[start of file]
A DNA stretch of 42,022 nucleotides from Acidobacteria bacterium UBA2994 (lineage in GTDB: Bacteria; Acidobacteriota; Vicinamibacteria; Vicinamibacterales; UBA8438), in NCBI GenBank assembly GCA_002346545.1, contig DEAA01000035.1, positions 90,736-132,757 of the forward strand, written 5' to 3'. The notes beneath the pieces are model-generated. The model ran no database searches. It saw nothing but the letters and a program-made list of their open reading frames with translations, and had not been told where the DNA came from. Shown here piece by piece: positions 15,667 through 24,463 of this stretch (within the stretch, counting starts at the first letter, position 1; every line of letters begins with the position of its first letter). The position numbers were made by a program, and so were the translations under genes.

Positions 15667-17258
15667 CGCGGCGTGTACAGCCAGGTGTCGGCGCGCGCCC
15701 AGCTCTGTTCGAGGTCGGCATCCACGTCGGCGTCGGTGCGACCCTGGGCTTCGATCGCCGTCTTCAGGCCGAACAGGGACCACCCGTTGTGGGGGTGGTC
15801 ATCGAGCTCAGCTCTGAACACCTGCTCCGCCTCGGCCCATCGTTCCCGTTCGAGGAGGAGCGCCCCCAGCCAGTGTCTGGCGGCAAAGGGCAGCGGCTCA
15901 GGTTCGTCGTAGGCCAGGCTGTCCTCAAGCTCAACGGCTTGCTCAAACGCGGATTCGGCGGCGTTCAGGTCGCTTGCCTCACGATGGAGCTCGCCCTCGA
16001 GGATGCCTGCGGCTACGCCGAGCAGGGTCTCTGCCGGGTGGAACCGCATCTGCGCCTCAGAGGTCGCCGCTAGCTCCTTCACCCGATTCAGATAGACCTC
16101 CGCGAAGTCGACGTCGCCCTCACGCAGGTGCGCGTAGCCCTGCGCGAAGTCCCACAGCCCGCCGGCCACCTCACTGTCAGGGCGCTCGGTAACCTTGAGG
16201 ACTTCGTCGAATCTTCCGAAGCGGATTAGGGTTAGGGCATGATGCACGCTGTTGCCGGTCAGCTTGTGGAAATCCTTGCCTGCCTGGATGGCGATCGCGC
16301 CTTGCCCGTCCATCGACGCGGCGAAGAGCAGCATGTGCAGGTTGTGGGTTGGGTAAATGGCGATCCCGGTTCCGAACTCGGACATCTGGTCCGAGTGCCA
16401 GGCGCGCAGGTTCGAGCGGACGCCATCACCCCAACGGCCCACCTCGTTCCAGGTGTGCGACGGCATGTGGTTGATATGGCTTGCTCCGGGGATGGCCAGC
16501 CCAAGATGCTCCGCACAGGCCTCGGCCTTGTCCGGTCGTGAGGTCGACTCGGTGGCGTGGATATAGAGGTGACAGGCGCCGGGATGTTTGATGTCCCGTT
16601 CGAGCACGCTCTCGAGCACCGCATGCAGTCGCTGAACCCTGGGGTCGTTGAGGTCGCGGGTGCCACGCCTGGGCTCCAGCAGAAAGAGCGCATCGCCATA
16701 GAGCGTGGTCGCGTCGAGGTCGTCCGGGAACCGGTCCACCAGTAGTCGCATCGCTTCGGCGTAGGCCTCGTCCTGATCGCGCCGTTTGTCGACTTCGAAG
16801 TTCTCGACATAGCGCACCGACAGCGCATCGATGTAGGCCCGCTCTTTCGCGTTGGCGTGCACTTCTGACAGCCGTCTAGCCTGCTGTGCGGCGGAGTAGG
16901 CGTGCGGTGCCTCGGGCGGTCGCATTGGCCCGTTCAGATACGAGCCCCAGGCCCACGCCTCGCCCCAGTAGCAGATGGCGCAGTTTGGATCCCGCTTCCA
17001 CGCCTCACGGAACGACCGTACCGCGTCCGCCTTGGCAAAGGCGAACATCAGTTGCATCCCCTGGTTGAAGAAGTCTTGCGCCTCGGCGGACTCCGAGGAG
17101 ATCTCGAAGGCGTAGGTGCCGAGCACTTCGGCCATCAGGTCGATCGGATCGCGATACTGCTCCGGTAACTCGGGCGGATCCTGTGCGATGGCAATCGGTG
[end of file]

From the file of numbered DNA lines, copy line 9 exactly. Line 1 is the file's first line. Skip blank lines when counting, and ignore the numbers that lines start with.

16201 ACTTCGTCGAATCTTCCGAAGCGGATTAGGGTTAGGGCATGATGCACGCTGTTGCCGGTCAGCTTGTGGAAATCCTTGCCTGCCTGGATGGCGATCGCGC